Howdy Wanderers, Alyse here reporting for tasting duty:
Have you ever sat through a timeshare sales pitch? Have you ever sat through a timeshare sales pitch like Dorothy in her ruby slippers thinking, “It’s worth the reward, it’s worth the reward, it’s worth the reward?” On our recent wine tasting trip to Sonoma County, California that’s just how we felt. It turned out there would be a whole series of experiences that reminded us of Neal’s newest mantra, “Don’t judge a wine by its label.”
We were lucky enough to score a terrific one bedroom condo at a timeshare resort in Windsor through Airbnb for this trip. It was perfect, lots of room to spread out, great location and plenty of amenities. The tradeoff for this great score was about 90 minutes of our time in a timeshare “information session.” One of us had a positive attitude about it, it was a free breakfast, a couple of freebees and it was too early to start our day of tastings anyway. The other was not quite as enthusiastic. He went anyway.
The session began with a mediocre breakfast followed by a presentation that did not have its accompanying video because of technical difficulties. Instead our presenter wrote notes on a white board as she spoke. Not a great start. Following her less than convincing presentation, we were asked to remain seated in a room with two other couples until a sales representative joined us (I imagined they would lock the doors from the outside until she arrived). When she arrived, she apologized because they were very short staffed on that day. She then asked us if we were at all interested in the timeshare concept. When I told her we were not, she thanked us and handed us the rewards we had come for…and that was that. Seriously, that is how it happened. No pressure, no full court press, just thank you and goodbye. Preconceived notion #1 – Check.
Our freebees were two wine and food pairing certificates to two different wineries. One was to a small tasting room in Healdsburg and the other was for the big daddy of Sonoma wineries, Kendall Jackson. Preconceived notion #2 – we weren’t going to enjoy anything about our visit to Kendall-Jackson. We love small, family owned and operated wineries where you can chat with the owner or the winemaker on any given visit and we weren’t really excited about what we considered supermarket wine.
So here’s how it went…We arrived at Kendall Jackson much earlier than we planned because our visit to the coast was short. It was windy and cold (although the wonderful crab sandwich and clam chowder did a lot to warm both our bodies and our souls). Our reservation was for 3:30 and we arrived at 1:30 hoping they could accommodate us, and accommodate us they did! The KJ tasting room is an incredibly beautiful space, opulent enough to live up to its reputation but understated enough to be inviting to all. While we waited for our host to set our table, we enjoyed the first of many tastings at the tasting counter. We were then escorted to our table by Roberto, who would serve as our host for the experience. The table for two was set in a windowed alcove in the tasting room. The table was set with seven glasses at each place setting, perfectly placed in a predetermined pattern.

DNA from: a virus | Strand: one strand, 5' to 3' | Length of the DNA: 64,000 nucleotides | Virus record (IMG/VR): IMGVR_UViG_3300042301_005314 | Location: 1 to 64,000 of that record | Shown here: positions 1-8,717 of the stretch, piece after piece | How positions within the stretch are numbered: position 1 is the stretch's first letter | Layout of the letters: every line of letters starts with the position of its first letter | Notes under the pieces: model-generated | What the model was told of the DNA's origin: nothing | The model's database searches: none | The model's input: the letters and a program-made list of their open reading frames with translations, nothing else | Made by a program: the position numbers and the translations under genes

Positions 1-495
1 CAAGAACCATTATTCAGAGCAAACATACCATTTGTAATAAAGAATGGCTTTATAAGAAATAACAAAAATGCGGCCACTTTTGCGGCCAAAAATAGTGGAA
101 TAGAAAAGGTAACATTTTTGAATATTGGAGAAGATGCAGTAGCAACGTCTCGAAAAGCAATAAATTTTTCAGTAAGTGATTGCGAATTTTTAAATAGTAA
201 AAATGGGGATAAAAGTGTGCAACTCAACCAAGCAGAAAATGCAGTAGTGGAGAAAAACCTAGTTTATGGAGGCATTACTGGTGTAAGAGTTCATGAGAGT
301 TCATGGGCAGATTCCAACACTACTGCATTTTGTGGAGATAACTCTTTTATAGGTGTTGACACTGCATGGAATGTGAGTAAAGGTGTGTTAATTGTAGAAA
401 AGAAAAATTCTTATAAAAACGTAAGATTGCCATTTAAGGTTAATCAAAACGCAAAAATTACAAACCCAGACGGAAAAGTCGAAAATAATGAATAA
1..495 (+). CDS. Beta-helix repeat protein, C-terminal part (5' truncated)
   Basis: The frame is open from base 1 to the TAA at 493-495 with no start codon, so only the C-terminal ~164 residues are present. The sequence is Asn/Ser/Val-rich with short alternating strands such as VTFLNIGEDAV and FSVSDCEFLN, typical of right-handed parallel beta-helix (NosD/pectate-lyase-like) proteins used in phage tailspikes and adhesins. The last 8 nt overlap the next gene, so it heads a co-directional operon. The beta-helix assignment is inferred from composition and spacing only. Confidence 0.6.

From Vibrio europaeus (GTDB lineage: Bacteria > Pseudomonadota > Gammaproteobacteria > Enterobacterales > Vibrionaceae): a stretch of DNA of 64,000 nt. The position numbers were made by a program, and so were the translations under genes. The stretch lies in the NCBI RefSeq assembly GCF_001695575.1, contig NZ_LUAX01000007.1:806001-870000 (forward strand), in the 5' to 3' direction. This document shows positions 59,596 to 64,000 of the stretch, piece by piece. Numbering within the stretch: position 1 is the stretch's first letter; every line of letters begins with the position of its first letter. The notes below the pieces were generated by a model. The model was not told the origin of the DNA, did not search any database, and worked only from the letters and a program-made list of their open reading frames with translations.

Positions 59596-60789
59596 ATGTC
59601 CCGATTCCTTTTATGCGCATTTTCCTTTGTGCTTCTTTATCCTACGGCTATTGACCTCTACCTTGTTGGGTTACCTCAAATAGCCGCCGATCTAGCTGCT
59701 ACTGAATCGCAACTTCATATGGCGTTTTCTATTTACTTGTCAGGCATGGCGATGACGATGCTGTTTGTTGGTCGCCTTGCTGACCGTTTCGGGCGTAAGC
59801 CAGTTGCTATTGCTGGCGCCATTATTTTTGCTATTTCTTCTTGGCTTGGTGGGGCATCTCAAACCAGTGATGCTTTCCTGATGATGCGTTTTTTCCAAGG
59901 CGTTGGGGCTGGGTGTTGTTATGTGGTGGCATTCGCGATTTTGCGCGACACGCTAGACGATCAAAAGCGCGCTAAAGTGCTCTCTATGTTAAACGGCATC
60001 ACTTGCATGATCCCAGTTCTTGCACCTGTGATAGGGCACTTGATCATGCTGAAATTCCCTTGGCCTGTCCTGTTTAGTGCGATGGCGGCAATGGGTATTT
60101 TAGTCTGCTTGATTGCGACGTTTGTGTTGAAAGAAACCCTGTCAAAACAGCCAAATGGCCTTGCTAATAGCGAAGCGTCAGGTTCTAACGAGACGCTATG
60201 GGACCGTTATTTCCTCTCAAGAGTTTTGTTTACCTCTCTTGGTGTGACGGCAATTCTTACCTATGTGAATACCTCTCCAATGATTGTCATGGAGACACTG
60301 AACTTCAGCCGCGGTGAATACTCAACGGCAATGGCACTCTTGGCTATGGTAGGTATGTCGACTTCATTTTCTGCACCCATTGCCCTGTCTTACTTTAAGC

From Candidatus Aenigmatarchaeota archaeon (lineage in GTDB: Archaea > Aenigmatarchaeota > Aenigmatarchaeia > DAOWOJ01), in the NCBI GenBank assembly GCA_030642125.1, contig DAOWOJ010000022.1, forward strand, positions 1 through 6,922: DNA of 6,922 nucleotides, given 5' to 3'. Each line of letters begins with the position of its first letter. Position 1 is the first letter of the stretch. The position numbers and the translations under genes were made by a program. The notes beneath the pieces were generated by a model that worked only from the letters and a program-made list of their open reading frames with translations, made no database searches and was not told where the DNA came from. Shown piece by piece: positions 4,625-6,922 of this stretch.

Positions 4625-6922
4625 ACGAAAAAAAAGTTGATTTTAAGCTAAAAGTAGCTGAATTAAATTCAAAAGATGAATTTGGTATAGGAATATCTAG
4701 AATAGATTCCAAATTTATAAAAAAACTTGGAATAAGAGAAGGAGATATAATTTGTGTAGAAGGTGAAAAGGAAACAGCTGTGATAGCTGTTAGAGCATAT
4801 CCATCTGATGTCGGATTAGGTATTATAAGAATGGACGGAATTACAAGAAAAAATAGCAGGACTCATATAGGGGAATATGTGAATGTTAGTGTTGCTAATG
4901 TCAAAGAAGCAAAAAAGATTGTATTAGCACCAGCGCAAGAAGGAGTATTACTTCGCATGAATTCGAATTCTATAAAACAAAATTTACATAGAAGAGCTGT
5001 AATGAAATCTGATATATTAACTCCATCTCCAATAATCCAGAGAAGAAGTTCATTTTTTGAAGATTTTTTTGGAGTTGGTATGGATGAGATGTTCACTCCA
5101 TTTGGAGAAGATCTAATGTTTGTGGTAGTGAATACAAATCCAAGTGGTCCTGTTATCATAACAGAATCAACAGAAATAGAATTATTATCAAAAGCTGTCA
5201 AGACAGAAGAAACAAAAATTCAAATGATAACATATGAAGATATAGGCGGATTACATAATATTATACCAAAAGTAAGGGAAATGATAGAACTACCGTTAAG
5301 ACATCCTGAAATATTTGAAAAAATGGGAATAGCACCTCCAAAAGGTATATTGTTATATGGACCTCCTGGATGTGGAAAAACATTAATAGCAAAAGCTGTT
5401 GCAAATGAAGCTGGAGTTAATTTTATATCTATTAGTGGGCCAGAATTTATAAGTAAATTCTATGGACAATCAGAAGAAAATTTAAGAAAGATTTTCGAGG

Roberto poured our first two wines, two whites. The chef, Matthew, then appears from what seemed out of nowhere and placed a long plate in front of each of us. He described the absolutely gorgeous food on the plate and explained how the pairings would work. There would be a wine for each food and the glass was placed to correspond with the food on the plate. We started with a roasted beet salad paired with a 2014 Grand Reserve rose and tempura battered acorn squash with trout caviar paired with a 2014 chardonnay. The second course was three pairings: roasted sunchoke soup with dried cherries and sunchoke chips served with pinot noir; a pork belly slider with syrah and roasted flat iron steak with fingerling potatoes paired with cabernet sauvignon. We ended the experience with two dessert wines, a late harvest riesling and an orange muscat paired with a butterscotch panna cotta and homemade caramel corn.
Throughout the meal (and believe me, it was enough to be considered a meal, not a tasting), our host and the chef were both involved in every step of the experience. During a break between courses two and three, Roberto approached the table with two black glasses. He suggested that we try a blind taste test. I am quick to recognize that I have a largely unsophisticated palate, particularly when it comes to wine. I was a bit intimidated by the prospect of this. We were each given a glass with no clues about its content. It turns out the Roberto is a Level 1 Sommelier and he provided us with an amazing learning experience. We each tasted our wine, neither of us was able to identify what we were tasting although we could recognize that they were both red wines. We were guided through this experience in a way that left us both feeling really great about it. Once the wines were poured into a clear glass, it was easy to recognize one as Pinot Noir, but the other was not at easy. Turned out it was Merlot. Thanks to Roberto and his knowledge we are both better tasters from the experience.
As we prepared to leave, I reflected back on our preconceived notion about Kendall Jackson. We expected to be rushed through, given mediocre wine and average food. Instead, we had an amazing experience with both wonderful wine and extraordinary food. Our hosts were attentive and seemed genuinely dedicated to assuring we had a wonderful experience. This really was a “don’t judge a wine by its label” experience, one I would recommend to anyone who wants to experience wine at its source at a whole new level.